Studies find wide variations in Tweed River health

Lower river health for Tweed River's upper reaches

Monday 10 July, 2017

Opposite ends of the Tweed River are at opposite ends of the river health spectrum, according to two recent water quality studies.

"Down towards the river mouth, the lower estuary is a healthy and well-functioning ecosystem and gets an 'A' for water quality compliance," Council's Waterways Program Leader, Tom Alletson, said.

"In contrast, the Rous River and creeks feeding the broadwaters have poorer water quality."

Council commissioned the two water quality assessments as background studies for a new Tweed River Estuary Management Program.

Both examined compliance with aquatic ecosystem protection targets for the Tweed River and Terranora-Cobaki Broadwaters between 2012 and 2016.

"Water samples were collected monthly at approximately 30 sites, from the river mouth to Murwillumbah, up the Rous River to Kynnumboon, and from Boyd's Bay up into the broadwaters," Mr Alletson said.

"Water in the lower estuary is highly influenced by the ocean during daily tides, whereas the upper reaches of the estuary are more influenced by the quality of runoff from developed land.

"Unfortunately degradation of small streams in our upper catchment has a detrimental impact on water quality downstream."

He said additional evaluations of the Tweed Estuary ecosystem would include assessments of seagrass and river side vegetation.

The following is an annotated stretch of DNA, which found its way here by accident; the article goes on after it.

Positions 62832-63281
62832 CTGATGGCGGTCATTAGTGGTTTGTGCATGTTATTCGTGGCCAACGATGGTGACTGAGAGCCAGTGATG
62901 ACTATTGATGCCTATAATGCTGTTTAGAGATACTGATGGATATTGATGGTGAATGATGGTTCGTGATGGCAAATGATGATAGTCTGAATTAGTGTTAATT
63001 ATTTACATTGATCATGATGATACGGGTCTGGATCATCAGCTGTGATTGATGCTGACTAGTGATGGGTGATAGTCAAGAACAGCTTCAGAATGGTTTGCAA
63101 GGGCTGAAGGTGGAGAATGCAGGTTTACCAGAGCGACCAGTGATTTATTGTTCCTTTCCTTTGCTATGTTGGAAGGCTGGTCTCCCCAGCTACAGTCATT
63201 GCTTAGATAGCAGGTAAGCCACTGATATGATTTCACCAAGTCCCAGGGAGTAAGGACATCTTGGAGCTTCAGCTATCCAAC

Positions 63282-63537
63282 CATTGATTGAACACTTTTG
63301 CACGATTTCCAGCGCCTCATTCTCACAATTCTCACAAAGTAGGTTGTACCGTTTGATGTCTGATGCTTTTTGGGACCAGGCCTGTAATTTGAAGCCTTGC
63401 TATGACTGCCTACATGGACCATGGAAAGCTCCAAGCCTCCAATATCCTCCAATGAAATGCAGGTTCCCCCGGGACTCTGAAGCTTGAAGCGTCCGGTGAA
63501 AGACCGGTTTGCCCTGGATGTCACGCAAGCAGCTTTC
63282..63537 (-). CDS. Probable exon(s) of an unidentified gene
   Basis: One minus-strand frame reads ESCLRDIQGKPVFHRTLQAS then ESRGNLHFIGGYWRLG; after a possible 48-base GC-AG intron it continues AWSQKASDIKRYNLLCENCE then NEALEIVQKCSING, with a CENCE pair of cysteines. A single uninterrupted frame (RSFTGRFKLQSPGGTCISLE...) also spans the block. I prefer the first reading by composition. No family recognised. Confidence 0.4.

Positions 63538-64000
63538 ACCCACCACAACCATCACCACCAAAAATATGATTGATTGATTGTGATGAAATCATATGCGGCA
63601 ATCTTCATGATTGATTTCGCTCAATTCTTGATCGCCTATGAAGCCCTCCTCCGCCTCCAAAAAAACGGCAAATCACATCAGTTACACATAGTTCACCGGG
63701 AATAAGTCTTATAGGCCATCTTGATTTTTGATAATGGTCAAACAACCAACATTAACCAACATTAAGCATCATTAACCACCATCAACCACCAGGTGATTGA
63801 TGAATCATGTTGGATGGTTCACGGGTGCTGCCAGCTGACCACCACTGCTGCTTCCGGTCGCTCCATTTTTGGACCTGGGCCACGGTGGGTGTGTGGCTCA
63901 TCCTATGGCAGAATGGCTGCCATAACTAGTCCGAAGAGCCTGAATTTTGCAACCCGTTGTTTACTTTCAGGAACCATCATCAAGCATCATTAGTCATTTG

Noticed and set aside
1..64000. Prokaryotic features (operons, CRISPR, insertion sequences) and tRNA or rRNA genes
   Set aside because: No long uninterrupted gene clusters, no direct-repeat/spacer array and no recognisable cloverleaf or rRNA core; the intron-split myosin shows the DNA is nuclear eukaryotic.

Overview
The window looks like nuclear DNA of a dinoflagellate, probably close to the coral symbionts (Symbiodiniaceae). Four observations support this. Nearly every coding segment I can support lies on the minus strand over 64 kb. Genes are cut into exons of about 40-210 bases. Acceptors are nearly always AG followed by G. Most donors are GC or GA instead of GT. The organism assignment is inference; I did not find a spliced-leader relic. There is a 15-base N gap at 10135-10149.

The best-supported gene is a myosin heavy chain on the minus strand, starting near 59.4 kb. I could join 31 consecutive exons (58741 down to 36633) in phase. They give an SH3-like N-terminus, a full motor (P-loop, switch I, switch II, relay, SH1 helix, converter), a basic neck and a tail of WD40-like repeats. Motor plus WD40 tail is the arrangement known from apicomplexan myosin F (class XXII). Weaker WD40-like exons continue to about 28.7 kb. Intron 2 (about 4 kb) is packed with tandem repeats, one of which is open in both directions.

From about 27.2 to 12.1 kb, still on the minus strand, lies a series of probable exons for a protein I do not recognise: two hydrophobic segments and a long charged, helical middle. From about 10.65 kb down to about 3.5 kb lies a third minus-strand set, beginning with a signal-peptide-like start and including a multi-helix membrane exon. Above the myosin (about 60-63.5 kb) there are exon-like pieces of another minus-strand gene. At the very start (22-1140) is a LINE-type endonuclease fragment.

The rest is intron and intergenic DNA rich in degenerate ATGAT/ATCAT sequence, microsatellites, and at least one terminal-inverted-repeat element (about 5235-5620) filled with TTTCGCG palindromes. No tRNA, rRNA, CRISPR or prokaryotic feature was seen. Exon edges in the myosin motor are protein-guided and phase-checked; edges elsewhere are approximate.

"This will complement last year's survey of community values and uses of the river. Together, they will ensure a broad range of management actions can be devised and implemented through the new river management plan," Mr Alletson said.

The Water Quality Assessment includes strategies to improve water quality in the Tweed River estuary over time, and increase public awareness of the issues.

Actions to be considered for inclusion in the management plan include:

  • Working with floodplain land owners to improve the quality of water in agricultural drains
  • Reducing the discharge of nutrients from the Murwillumbah Wastewater Treatment Plant into the Rous River
  • Community education about high-risk times for swimming because of water quality
  • Restricting stock access to river banks throughout the whole Tweed River catchment
  • Revegetation of river banks, particularly in the Rous River

To read the full reports or for further information, visit